I took my kids to Walmart the other day. As we walked back and forth along the aisles I observed a new behavior not seen out of my children before. It sent chills down my spine. My daughters were insisting on putting things back where they belonged on the shelves. This amazed me, especially coming from the redhead who NEVER wants to pick up. After about the fifth time of ‘Daddy, can we put X back’ I had to ask if they were feeling okay.
My oldest responded, “Why did you ask that?”
I told her that they didn’t want to pick up at home, so why start in a place where the people were actually paid to do so. We then discussed what was different about being at Walmart and being at home. Since my oldest is still only eight I did not get constructive answers from them. It did make me wonder what I could do to help foster this behavior. I came up with the most obvious choice, one that will be painful to transition to, but should solve the whole pick up problem. I am officially requesting that Walmart open a small location here in my house. It doesn’t have to be staffed since my kids will help stock the shelves. I know, you are thinking how brilliant this parenting spin is, and I can only agree. Next on my list, getting them doing lawn work by opening a small “flower shop”. I just hope Walmart doesn’t mind the competition on its front doorstep.
Is humanity inherently evil? That is a loaded question for sure, but something I thought about today when I saw a blog post about the 100 day anniversary of the abduction of the school girls from Chibok, Borno State, Nigeria. Their cause has been blunted by the news cycle and the attention span of a public that sees a new tragedy daily. I shudder to think of what these girls have gone through, and still face, and it leaves me wanting to either scream or take all my girls up in a big hug then lock them in a room. Why do we do things like this to each other? Why can’t we respect individual differences, may they be in race, religion, sex, or ideals?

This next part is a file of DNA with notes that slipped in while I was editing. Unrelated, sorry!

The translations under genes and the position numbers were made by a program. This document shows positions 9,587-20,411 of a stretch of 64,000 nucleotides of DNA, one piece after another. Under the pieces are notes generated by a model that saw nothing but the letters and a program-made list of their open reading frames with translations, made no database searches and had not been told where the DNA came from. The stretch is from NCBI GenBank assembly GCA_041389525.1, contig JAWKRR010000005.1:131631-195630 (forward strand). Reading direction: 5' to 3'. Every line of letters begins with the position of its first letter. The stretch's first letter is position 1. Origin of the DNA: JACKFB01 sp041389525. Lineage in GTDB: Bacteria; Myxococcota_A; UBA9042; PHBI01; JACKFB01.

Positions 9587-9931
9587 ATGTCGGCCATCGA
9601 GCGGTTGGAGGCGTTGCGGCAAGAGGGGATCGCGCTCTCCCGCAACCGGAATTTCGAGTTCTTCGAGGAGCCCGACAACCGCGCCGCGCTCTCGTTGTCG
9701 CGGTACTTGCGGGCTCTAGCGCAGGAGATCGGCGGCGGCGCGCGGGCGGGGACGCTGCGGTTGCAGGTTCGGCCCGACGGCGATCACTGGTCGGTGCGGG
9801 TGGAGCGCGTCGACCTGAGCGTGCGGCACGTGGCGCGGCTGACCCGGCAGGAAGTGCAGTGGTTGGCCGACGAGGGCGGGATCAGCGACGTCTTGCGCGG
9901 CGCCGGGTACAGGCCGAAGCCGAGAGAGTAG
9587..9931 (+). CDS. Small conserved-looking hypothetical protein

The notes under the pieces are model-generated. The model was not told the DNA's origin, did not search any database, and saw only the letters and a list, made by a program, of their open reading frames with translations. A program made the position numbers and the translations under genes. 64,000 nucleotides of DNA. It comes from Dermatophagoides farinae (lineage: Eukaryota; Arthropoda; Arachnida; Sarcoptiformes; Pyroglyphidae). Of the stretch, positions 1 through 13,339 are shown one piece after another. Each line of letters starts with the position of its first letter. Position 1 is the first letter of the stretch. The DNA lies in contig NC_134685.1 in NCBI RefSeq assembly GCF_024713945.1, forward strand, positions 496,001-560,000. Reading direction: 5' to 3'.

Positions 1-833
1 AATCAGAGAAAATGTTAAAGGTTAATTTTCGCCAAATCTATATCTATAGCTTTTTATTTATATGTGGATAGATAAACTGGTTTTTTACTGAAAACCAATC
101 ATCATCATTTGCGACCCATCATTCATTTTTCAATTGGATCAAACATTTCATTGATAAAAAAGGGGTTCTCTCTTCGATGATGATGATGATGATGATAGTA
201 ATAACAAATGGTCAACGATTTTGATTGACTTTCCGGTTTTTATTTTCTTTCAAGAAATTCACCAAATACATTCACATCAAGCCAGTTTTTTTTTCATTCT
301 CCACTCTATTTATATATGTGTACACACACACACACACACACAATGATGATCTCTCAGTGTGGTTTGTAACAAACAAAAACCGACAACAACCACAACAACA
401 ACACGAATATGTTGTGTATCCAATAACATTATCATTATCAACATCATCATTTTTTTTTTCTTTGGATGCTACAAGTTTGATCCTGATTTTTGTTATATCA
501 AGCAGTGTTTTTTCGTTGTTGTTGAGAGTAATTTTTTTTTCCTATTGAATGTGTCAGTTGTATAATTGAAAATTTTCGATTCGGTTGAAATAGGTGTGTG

That is one of the problems of course. The people who abducted those girls do not see themselves as monsters. They have a way of justifying what they have done. I will not speculate motive, other than the obvious of wanting the girls under their control, but whatever the motivation they see at as doing “right” on some level. Because of this, why do I have the right to condemn them for following their differences in ideals? The answer I hope is obvious. They are imposing their ideals in such a way that it takes away other’s rights to the same.
This is especially true when it comes to kids. These girls have done nothing wrong. They wanted an education and a chance to make something of their journey through this world. They ended up being easy targets. We as a world community are accessories to the crime. We will send troops in for regime change and to restore governments, but why not for restoring humanity? The group holding the girls have a “justification”, but do we for our lack or response? Maybe there are teams on the ground that I do not know about, looking for the girls. Maybe one day soon we will find out about the heroes that went quietly about their job while the world cried out why nothing more is being done. I can only pray for that.
Going back to my original question, are we inherently evil? I would like to answer we are not. I would like to say that the evilness is just seeing the world through distorted lenses, and that maybe the “bad people” can wake up one day and find their humane compassion restored. Days like today, though, I find it hard. Instead of doing something about the missing girls, we will to them slowly decay into history. The additional tragedy of this situation is that I am sure that if we had used ten percent of the intelligence used to stomp out terrorism on this problem, we could have accomplished something meaningful, like the restoration of the young ladies’ freedom. That would have struck a blow against evil and showed our true humanity.